Preignition Preignition

Preignition is defined as ignition of the fuel prior to normal ignition, or ignition before the electrical arcing occurs at the spark plugs.

Preignition may be caused by excessively hot exhaust valves, carbon particles or spark plug electrodes heated to an incandescent or glowing state. In most cases these local "hot spots" are caused by the high temperatures encountered during detonation.

This form of abnormal combustion has the same effect on the engine as an early or advanced timing of the ignition system, and is so harmful in its effects that an engine will continue to operate normally only for a short period of time. This holds especially true if detonation and preignition are in progress simultaneously. During preignition conditions, cylinder pressures are in excess of the normal limits of the cylinder and the engine structure.

One significant difference between preignition and detonation lies in the fact that if the conditions for detonation exists in one cylinder, they may exist in all cylinders; but, preignition may exist in only one or two cylinders. This can make preignition rather difficult to detect, because of the possibility of preignition occurring in a cylinder which is not the location of the thermocouple which measures cylinder head temperature. Probably the most reliable indication is a loss of power, but this also may be difficult to determine unless the engine has a torquemeter. Another indication of preignition may be the observation of glowing carbon particles being discharged from the exhaust system.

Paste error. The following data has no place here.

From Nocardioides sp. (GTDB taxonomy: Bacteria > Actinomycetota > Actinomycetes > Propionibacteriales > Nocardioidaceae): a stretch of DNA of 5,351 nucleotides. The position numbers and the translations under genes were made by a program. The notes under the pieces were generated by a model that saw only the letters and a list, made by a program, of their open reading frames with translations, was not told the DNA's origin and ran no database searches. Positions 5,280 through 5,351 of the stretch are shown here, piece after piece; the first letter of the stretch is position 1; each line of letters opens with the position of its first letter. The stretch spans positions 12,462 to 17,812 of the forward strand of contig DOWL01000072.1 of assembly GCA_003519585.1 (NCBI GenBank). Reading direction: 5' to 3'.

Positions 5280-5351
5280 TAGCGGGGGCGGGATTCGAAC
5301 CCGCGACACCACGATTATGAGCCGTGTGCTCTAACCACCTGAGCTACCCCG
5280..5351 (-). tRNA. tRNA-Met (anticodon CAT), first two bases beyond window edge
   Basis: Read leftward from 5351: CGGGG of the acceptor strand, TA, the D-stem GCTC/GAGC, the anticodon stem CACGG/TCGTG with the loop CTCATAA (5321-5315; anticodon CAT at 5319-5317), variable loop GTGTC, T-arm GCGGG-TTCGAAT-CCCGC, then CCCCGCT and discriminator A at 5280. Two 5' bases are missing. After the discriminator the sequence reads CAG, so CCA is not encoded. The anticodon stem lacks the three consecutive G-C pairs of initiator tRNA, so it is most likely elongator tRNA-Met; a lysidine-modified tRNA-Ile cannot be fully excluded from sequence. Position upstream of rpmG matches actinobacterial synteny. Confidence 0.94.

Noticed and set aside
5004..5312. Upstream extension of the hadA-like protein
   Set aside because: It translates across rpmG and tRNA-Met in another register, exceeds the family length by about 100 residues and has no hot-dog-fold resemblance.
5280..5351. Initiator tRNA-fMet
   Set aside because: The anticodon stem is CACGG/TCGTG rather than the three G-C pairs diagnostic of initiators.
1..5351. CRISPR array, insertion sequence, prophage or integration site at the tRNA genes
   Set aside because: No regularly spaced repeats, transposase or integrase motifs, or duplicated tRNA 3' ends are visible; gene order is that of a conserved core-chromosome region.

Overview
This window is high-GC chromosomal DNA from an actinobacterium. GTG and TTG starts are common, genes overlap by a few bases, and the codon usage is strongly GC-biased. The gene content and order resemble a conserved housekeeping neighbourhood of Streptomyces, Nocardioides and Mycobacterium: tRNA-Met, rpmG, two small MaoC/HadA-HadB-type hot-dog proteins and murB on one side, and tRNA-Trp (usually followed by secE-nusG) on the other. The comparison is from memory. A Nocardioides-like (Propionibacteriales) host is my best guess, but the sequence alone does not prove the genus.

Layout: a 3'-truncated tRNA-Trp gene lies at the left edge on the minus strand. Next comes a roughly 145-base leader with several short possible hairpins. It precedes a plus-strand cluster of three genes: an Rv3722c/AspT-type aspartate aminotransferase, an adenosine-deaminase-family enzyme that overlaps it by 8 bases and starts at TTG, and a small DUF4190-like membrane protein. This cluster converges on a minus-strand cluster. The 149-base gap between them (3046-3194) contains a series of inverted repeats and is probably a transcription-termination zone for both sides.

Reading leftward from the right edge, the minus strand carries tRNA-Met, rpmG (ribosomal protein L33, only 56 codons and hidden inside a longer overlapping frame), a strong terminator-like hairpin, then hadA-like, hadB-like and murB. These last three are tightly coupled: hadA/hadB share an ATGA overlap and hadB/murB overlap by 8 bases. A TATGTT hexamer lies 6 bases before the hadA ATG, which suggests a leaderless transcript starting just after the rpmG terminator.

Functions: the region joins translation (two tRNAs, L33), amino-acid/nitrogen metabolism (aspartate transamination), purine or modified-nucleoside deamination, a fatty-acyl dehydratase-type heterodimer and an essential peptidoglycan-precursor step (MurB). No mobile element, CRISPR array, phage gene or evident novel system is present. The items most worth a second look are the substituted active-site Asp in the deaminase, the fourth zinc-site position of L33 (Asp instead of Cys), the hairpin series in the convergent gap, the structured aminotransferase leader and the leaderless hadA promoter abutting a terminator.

Corrective actions for preignition include any type of engine operation which would promote cooling, such as enriching the fuel/air mixtures, reducing cylinder/manifold pressures, and properly controlling engine cowl flaps when available.